Experience Advertising vs. The Real Thing

Get a load of this.

“Consumers expect a lot more from brands than ever before. They don’t simply want delivery of products or services. They want brands to engage with them in meaningful ways. They want experiences that deliver meaning and community. They expect their brands to bring them joy.”    

It’s from a recent Adweek article on Momentum Worldwide’s “We Know Experience 2.0” research  https://bit.ly/2JkPamz

I read it. 

I reread it. 

I registered the extensive nature of the study and the clout of the agency behind it.

And I still don’t buy it.

I don’t buy that people expect more from brands.

Or want to engage with them.

Or expect them to bring them joy.

Not really.

It seems to me that if you ask people a dumbass question like “Do you expect brands to bring you joy?” they’re almost certainly going to tell you, “Sure, why not”

Who wouldn’t?

Similarly, if you ask them, “Would you like brands to deliver meaningful experiences for your community?” is anyone surprised if the response is, “Yeah, that would be great, too.”

How about if they engaged you in “meaningful ways”?

“Abso-frickin’-lutely”

Ask a leading question, get a misleading answer.

Here are some more choice insights from the same article:

83 percent of consumers believe it’s important for brands to take away stress or anxiety.

86 percent of consumers believe it is important for brands to make them feel better.

Does anyone actually believe that?

There are no prizes for guessing what the study’s conclusion is.

“Experiences matter and experiential needs to move to the center of all brand marketing plans. The future is about doing, not saying. Experiential makes brands authentic and real.”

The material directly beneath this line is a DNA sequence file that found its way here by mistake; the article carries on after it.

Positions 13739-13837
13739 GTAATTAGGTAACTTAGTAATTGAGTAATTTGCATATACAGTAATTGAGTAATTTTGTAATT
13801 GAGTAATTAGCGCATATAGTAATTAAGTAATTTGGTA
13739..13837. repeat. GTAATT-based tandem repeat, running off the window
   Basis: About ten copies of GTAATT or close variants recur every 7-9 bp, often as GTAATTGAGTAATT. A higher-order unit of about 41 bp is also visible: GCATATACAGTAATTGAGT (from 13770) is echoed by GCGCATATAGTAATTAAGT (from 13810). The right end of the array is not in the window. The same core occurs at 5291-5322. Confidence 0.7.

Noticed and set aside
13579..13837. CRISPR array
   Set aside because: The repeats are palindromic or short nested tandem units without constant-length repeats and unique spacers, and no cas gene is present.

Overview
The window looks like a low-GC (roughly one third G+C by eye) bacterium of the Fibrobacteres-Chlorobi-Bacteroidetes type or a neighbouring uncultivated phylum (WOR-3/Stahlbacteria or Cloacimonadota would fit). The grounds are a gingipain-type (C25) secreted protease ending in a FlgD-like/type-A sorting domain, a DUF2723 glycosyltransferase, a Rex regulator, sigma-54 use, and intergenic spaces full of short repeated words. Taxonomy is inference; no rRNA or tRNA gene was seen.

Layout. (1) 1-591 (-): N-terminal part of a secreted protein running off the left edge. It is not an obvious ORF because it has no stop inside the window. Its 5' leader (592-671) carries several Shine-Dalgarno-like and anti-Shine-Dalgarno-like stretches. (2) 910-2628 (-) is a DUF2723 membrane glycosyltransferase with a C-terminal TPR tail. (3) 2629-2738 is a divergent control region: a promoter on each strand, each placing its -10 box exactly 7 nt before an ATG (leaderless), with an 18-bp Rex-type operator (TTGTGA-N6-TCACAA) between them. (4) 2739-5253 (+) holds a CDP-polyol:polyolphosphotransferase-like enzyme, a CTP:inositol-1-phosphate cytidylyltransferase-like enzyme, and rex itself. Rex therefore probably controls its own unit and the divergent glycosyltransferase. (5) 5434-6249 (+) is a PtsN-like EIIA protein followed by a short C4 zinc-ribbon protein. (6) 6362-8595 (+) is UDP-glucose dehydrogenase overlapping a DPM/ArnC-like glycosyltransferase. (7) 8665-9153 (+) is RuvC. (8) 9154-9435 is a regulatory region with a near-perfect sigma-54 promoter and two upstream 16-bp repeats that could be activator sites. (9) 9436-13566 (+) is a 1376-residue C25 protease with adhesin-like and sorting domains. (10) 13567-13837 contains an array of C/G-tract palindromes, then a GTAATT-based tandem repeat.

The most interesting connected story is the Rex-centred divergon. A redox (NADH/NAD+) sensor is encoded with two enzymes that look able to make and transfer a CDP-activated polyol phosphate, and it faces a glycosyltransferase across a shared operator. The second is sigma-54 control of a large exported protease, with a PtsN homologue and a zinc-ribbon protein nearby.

This is the kind of lazy thinking that nowadays passes for real thinking.

Real thinking isn’t easy.

It’s hard work.

It requires you to dig into a product or service and discover something compelling about it. 

How is it better, stronger, smarter, faster, greener, easier, or otherwise more useful, different, valuable, or beneficial than its competitors?

This takes time, effort, and patience.

Done well, it will result in work of substance, significance, and longevity. 

The proponents of lazy thinking can’t be bothered with any of this.

They’d much rather just make the answer an “experience” and be done with it.

It’s okay to have a set of values and a purpose that go above and beyond what it is you make and sell.

But sometimes people just want a hamburger.

Or a razor blade that gives them a close shave.

Or a car they know to be preferable to another.

And while it’s undoubtedly more satisfying to create an experience than it is to roll up your sleeves and deliver work that actually sells, the best does both.

As luck would have it, Coca Cola has a great new campaign that does exactly that.

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A simple truth.

Powerfully told.

Based on an experience.

It’s the real thing.

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One thought on “Experience Advertising vs. The Real Thing

  1. Very nice article. That’s really hard to see the “lazy thinkers” getting their butts out of their co-works to listen to real people without a predefined answer in mind. I believe nobody has the balls to say that people want Coca Cola to fill them up with flavour and sugar, buy they also want Coca Cola to stop destroying their water, their air, their wages, their economy, their lifes. That’s something I believe people are starting to realize. Some lazy people would say it’s “shared value generation”. I would think a little bit more about it. It looks more like reality to me. Just IMHO.

    Like

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